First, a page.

The Department of Statistics Welcomes 3 New Faculty Members - Fall 2014


We are delighted to welcome three new faculty members in our department this year: Bailey Fosdick, Phil Turk, and Wen Zhou.

Group Photo

 

Bailey Fosdick

Bailey Fosdick is joining us as a new Assistant Professor, after spending a year as a post-doc at SAMSI. Bailey was born and raised in Steamboat Springs, Colorado, where she grew up ski racing and playing in the snow. She completed her undergraduate degree at CSU and her graduate work in Seattle at the University of Washington. Her research focuses on developing methodology for the analysis of network data and applications of Bayesian methods in the social sciences. In her own words, Bailey is "ecstatic" to be returning to Colorado and CSU as she has a heart for the mountains and sunshine. When Bailey is not working, she is an avid sports fan and competitor and enjoys spending time with her husband, dog and two cats.

Phil Turk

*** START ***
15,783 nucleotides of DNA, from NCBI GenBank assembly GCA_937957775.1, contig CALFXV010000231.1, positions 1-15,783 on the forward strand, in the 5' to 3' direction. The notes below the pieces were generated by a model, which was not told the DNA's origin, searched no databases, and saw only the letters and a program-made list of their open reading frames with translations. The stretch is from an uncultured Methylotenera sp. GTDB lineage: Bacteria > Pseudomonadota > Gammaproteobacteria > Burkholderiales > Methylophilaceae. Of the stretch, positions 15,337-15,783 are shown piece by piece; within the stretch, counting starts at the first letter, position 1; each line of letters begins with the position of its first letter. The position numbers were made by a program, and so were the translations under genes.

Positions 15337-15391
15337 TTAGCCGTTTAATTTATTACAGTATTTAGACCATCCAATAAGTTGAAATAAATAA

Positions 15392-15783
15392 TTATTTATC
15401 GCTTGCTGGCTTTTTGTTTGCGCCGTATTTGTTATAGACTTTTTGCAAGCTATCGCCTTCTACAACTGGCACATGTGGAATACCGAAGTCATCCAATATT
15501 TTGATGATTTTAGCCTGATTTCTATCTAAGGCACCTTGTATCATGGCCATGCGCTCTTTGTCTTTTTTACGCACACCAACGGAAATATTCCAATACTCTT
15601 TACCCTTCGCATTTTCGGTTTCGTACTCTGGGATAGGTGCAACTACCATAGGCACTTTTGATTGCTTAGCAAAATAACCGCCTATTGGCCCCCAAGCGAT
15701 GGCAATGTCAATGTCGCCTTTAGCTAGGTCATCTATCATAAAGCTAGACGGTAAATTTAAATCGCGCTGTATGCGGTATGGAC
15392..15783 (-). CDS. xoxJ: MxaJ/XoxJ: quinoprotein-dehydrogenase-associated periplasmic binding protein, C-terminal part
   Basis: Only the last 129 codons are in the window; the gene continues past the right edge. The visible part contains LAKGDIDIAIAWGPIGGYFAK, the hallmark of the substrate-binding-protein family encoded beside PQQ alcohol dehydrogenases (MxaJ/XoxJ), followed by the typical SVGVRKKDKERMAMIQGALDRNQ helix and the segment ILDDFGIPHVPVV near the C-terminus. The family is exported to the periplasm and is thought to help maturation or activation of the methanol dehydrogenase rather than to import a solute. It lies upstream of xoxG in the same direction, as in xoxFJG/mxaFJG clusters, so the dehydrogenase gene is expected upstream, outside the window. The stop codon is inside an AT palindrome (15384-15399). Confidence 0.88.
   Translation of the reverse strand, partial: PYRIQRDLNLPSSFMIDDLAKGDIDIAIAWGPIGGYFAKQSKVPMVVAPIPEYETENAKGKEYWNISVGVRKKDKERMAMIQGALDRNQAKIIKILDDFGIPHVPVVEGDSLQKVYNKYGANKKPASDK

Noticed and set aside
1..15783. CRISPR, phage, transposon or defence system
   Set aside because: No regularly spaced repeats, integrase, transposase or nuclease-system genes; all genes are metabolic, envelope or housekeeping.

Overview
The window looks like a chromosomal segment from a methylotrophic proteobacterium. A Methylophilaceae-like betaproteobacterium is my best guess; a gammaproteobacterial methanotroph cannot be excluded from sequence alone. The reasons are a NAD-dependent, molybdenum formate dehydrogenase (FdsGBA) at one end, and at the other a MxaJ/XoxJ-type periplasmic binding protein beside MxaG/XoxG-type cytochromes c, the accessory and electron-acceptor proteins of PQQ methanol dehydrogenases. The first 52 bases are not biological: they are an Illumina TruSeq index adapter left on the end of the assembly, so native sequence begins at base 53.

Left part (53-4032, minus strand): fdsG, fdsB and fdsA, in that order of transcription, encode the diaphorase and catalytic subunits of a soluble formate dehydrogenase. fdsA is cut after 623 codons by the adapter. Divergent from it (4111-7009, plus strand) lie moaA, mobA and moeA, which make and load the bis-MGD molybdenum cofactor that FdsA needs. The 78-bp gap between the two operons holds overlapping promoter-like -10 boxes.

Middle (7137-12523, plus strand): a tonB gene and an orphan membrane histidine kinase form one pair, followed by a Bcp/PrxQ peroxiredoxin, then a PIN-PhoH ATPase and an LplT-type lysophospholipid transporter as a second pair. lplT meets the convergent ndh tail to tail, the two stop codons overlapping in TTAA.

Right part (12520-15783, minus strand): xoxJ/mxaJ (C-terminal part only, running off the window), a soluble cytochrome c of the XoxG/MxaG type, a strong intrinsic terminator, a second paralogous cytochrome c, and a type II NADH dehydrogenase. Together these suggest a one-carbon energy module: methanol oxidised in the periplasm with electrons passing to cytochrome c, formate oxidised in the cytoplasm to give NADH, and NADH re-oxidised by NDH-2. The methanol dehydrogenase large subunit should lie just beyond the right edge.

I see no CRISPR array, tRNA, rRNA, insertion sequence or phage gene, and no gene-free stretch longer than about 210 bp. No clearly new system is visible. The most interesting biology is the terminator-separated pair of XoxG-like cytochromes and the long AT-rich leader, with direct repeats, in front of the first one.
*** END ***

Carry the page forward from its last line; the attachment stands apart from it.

Phil Turk is an Associate Professor and his primary duties in the Department will be with the Graybill Statistical Laboratory. His first MS degree was in Biology, after which he worked in the pharmaceutical industry for a while. Embarking on a new career path, he obtained his PhD in Statistics from Montana State University, after which he spent several years as an Assistant Professor at West Virginia University. His research interests include statistical computing, adaptive cluster sampling, response surface methodology, and statistical applications in natural sciences. According to Phil, he came to CSU because of the highly regarded reputation of the Statistics Department and because he enjoys interdisciplinary research and consulting. In his spare time, Phil enjoys writing and playing music.

WenZhou

Wen Zhou is also starting as a new Assistant Professor. Originally from China, Wen obtained a PhD in Applied Mathematics and a PhD in Statistics at Iowa State University. His research interests include statistical learning, high dimensional data inference, inverse problems and Bayesian statistics. Wen was hired as part of a College-wide initiative in computational biology launched by Dean Nerger a few years ago (other hires were in Computer Science, Mathematics and Biology). As Wen explains, his research focuses on constructing statistical methods to solve practical problems, particularly from biology, and is motivated by those challenging problems to develop interesting statistical techniques. He loves observing nature, fishing, hiking and basketball. He also enjoys cooking, traveling and reading, and likes playing poker.